Income Splitting: So Divisive It’s Splitting the Tories

Why Harper’s going ‘Mad Men’ retro with his $3-billion tax gift to social conservatives.
Andrew Jackson, Tyee


Discouraging women from working outside the home is surely not an appropriate goal for tax policy. But that may just be the motivation behind the Harper government’s plan to introduce “income splitting” for families — an expensive tax gift to traditional families with one breadwinner and a stay at home spouse.

The gift is already proving costly to Conservative party unity. The Harper government’s own finance minister is speaking out against the policy that would deprive the treasury of tax revenues while benefitting mainly big earners.

But Minister Jim Flaherty is up against social conservatives in Tory ranks who built income splitting into the party’s platform….

Pushed from far-right fringe

REAL Women of Canada is an avowedly conservative women’s movement that has led the charge for family income splitting since at least the mid 1990s. They are a profoundly anti-feminist organization that also supports anti-union laws, and oppose public child care, abortion and same-sex marriage.

In a 2012 pamphlet titled “The Importance of the Family,” REAL women argue the case for tax changes to support the traditional family with a stay at home spouse, usually a woman.

“Although there are serious financial disadvantages to single-income families, ie. decreased disposable income, there are, nonetheless, some important emotional and sociological advantages for such families, and, in the long-run, for society. That is, when one partner (either the mother or father) is the sole provider, energy can be directed by the other partner to full-time parenthood. This allows for complete attention towards the nurturing of the children and assists the family by creating values, faith and traditions, which are more readily achieved by this close family arrangement. Healthy families ensure the future of mankind.”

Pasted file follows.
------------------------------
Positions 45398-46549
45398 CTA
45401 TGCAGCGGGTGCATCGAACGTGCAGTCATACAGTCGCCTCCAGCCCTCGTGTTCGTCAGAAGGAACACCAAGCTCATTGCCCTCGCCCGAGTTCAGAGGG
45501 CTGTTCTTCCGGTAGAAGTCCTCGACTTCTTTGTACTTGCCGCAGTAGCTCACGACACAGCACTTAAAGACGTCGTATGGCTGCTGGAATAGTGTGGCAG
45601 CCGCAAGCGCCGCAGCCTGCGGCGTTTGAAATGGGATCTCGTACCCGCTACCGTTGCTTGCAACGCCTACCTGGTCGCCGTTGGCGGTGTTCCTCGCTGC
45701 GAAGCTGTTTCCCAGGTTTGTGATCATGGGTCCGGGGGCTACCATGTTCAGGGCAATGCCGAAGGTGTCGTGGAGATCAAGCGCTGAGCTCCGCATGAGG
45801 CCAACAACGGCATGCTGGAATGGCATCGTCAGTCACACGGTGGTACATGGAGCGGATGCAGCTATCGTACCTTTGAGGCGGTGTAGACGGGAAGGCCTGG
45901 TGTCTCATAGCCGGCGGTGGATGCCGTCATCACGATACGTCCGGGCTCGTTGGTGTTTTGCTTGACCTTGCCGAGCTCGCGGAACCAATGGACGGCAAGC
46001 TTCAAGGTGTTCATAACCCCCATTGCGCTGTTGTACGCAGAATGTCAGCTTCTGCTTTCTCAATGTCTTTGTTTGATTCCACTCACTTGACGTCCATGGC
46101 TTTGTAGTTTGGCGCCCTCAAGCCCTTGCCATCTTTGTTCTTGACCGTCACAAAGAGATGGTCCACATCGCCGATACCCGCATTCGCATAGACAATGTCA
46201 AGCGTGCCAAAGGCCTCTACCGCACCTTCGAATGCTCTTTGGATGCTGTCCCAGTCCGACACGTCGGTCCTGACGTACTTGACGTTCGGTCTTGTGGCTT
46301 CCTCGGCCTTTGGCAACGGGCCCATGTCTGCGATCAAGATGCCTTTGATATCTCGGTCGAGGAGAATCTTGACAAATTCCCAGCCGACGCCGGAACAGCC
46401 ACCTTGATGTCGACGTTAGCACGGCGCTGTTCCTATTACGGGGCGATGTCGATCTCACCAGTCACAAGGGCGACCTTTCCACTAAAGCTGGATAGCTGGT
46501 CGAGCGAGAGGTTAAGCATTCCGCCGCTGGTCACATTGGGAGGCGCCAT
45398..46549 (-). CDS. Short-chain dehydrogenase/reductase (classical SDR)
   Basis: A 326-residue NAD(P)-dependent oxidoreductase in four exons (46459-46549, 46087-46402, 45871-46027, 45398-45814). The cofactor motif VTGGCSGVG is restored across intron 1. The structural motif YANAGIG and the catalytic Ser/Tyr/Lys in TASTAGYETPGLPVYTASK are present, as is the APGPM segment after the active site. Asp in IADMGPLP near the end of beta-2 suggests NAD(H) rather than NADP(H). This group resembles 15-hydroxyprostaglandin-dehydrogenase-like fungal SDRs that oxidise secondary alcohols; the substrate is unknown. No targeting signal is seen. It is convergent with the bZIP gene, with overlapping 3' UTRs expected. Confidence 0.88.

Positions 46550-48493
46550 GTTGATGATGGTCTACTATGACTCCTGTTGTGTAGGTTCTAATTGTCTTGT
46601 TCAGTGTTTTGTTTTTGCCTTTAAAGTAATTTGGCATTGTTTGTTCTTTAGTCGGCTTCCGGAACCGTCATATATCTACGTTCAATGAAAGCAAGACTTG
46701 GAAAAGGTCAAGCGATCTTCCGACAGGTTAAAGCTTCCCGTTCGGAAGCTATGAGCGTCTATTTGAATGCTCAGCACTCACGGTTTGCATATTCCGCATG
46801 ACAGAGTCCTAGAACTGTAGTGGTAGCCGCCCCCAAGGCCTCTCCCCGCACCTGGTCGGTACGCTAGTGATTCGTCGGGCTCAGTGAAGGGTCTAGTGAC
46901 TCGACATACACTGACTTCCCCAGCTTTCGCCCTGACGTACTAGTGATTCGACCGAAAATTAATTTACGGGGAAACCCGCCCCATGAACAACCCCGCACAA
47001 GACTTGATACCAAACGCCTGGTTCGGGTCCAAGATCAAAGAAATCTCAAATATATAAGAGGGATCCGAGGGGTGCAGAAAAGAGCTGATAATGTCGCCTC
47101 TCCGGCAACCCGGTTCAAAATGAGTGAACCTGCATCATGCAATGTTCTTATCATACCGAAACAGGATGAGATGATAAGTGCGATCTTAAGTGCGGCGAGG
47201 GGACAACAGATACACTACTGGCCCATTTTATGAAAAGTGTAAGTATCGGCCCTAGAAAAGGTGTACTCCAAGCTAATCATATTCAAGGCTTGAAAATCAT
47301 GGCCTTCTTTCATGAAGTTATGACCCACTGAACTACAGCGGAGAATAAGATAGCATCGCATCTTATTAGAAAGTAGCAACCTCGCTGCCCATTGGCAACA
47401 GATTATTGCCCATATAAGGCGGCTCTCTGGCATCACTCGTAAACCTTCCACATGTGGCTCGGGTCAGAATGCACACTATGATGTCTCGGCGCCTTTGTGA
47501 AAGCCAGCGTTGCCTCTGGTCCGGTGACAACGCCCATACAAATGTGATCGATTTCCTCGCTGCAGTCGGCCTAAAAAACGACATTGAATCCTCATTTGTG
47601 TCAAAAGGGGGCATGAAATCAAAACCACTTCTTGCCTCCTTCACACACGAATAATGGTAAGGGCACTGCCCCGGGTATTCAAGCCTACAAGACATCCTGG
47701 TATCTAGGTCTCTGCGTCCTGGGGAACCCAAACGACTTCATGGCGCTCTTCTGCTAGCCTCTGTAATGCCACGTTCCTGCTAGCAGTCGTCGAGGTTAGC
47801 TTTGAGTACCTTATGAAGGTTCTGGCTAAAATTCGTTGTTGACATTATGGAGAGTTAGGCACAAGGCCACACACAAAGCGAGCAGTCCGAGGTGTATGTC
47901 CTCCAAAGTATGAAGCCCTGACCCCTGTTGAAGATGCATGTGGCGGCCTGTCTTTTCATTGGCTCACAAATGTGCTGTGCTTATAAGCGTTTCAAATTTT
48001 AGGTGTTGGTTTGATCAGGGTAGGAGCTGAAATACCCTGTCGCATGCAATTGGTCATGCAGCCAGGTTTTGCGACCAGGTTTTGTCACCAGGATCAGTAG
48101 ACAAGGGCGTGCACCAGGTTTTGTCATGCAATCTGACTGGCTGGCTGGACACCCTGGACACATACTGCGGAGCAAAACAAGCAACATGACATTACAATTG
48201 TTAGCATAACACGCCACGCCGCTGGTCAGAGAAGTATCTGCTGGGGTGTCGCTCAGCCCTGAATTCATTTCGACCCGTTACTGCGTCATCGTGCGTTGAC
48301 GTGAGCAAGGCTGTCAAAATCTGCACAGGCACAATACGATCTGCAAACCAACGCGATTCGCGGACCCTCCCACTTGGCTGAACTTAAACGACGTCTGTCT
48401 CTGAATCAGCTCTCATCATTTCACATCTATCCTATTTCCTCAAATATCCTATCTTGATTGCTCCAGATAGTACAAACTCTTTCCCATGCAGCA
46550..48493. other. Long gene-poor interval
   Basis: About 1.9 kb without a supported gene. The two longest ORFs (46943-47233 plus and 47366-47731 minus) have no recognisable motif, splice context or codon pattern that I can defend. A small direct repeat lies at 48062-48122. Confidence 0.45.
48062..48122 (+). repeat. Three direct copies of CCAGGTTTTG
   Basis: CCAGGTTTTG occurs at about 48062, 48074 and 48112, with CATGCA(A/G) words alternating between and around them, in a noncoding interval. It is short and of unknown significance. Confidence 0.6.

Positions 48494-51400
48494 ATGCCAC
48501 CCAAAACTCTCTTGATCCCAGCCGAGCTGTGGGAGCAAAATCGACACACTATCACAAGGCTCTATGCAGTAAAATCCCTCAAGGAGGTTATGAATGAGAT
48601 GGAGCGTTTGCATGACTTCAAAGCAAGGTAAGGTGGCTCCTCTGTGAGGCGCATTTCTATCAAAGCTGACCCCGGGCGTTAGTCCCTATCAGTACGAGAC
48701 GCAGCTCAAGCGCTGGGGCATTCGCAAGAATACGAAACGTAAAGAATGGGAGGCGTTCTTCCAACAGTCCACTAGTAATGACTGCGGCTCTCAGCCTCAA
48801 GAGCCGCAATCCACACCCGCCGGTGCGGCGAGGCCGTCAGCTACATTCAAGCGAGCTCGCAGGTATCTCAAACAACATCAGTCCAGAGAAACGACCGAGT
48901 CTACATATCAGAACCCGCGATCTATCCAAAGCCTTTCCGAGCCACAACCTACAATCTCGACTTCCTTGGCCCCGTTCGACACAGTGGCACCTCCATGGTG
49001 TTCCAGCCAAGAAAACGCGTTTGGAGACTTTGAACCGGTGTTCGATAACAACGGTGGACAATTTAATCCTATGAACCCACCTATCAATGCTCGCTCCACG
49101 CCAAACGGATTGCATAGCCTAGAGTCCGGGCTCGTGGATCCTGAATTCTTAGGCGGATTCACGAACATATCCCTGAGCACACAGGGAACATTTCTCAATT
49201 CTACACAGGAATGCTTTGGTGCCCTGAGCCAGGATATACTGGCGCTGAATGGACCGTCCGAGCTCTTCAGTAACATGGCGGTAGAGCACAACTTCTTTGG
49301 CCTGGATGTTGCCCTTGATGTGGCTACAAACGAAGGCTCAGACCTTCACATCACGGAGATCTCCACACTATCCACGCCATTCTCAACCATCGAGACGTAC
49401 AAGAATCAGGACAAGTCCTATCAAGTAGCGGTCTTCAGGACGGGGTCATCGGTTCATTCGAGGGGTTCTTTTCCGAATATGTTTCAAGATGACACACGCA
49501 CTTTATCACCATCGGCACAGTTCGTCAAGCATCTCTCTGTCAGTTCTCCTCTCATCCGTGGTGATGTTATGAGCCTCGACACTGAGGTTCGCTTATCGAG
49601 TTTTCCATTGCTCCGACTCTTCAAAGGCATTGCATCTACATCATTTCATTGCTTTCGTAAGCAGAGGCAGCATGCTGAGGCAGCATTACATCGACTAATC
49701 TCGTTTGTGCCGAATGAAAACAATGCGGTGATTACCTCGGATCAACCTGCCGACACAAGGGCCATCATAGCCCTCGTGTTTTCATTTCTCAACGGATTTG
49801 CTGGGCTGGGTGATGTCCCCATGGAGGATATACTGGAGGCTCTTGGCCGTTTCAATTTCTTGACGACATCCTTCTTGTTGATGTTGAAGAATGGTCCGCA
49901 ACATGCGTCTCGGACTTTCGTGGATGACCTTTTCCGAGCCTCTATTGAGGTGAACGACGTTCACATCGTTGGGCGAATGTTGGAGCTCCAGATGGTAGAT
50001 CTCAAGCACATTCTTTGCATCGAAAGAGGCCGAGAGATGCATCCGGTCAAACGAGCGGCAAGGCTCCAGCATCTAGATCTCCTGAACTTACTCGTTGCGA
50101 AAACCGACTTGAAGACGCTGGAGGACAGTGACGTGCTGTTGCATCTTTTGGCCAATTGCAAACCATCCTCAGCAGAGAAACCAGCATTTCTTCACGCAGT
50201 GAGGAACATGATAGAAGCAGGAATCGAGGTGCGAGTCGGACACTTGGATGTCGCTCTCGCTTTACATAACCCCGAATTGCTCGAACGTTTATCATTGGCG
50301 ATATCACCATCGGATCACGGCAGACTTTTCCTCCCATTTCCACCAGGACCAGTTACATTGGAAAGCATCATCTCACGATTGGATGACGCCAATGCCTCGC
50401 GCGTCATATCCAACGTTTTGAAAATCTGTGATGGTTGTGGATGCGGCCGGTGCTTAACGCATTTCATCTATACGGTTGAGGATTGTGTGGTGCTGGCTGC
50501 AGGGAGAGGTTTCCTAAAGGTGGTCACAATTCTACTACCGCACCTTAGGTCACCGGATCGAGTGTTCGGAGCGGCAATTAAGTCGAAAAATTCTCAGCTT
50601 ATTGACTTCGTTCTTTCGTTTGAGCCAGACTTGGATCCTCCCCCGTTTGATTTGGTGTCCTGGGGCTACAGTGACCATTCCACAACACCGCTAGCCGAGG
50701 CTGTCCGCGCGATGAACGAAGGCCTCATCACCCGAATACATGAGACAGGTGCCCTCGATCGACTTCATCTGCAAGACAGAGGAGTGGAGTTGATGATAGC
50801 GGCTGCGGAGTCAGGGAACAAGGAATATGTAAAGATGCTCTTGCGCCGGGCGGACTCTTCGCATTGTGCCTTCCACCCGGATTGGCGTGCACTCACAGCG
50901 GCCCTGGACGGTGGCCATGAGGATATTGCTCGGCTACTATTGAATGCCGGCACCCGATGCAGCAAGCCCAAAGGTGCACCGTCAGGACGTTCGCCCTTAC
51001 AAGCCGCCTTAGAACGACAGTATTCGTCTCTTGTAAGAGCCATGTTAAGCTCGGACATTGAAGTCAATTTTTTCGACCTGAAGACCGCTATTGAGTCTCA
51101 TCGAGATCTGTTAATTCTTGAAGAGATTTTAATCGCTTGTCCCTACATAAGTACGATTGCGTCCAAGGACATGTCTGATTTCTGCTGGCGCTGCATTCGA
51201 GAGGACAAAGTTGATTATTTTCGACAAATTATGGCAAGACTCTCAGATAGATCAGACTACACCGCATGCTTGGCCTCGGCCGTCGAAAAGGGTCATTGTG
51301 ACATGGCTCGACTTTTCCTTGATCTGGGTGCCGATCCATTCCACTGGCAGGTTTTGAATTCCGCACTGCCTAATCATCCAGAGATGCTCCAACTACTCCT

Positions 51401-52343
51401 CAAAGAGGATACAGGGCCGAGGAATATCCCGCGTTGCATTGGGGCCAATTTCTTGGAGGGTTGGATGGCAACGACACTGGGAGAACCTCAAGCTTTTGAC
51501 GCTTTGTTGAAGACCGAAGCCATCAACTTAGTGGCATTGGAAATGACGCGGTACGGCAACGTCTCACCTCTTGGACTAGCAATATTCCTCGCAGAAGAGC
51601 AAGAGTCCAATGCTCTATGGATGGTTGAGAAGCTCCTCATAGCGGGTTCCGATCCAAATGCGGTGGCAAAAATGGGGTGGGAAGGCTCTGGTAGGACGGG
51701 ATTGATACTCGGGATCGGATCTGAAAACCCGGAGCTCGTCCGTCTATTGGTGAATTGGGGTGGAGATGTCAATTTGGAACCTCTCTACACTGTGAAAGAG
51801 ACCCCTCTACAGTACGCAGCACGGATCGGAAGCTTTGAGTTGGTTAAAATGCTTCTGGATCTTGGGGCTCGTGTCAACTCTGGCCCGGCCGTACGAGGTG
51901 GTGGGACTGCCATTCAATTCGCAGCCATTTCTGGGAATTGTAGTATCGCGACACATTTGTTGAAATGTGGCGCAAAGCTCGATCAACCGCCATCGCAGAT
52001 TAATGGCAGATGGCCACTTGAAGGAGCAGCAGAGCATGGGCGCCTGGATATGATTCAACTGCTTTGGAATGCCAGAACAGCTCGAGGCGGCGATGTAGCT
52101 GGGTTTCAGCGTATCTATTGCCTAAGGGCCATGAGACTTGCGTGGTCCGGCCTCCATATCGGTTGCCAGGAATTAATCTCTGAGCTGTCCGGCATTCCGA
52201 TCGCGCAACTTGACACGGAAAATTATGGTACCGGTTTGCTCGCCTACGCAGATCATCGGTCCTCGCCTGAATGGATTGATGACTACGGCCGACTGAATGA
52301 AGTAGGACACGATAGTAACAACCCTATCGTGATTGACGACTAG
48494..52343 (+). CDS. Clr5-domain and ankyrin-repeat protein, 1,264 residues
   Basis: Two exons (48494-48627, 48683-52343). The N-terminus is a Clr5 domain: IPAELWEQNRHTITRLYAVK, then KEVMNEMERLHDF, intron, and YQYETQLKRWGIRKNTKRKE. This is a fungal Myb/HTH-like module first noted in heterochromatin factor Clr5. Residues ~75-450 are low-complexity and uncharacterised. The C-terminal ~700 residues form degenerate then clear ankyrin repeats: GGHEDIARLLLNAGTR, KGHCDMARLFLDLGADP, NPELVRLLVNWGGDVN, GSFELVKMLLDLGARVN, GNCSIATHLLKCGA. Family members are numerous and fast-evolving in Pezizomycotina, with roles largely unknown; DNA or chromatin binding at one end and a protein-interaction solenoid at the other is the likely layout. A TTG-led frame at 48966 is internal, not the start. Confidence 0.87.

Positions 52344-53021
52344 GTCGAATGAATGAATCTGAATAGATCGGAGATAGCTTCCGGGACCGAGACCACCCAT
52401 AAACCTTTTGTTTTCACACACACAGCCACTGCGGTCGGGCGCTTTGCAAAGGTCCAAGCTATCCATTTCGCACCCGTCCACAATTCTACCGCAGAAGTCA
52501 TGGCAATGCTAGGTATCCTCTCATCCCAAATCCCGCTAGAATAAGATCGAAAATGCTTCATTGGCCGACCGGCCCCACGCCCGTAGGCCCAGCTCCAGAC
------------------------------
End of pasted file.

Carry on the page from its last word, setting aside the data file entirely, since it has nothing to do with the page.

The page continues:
British Columbia-based Focus on the Family Canada has also taken the lead in advocacy of tax measures to support the traditional family. They have links to the major American evangelical Christian organization of the same name and, according to journalist Marci Macdonald, received $1.6 million in services from the larger American organization between 2003 and 2006.

Focus on the Family Canada’s mission is to “encourage and strengthen the Canadian family through education and resources based on Christian principles”; and its guiding principles include the preeminence of evangelism, the permanence of marriage, and the sanctity of human life. Like REAL Women of Canada, Focus on the Family Canada has opposed a publicly delivered national child care program, same-sex marriage, and gay rights in general (including the right of gay couples to adopt children.) It is anti abortion and promotes spanking in the interests of child discipline….

But the social and religious conservatives are less interested in promoting real choices than in promoting a traditional family model in which women are expected to stay at home for extended periods to care for children. That is why they not only call for tax measures to subsidize stay at home parenting, but also oppose government spending on badly needed childcare services.

And that is likely why Finance Minister Flaherty exposed a rift in his Conservative Party when he said of income splitting: “I’m not sure that overall it benefits our society.”

No it doesn’t. Canadian families deserve better.

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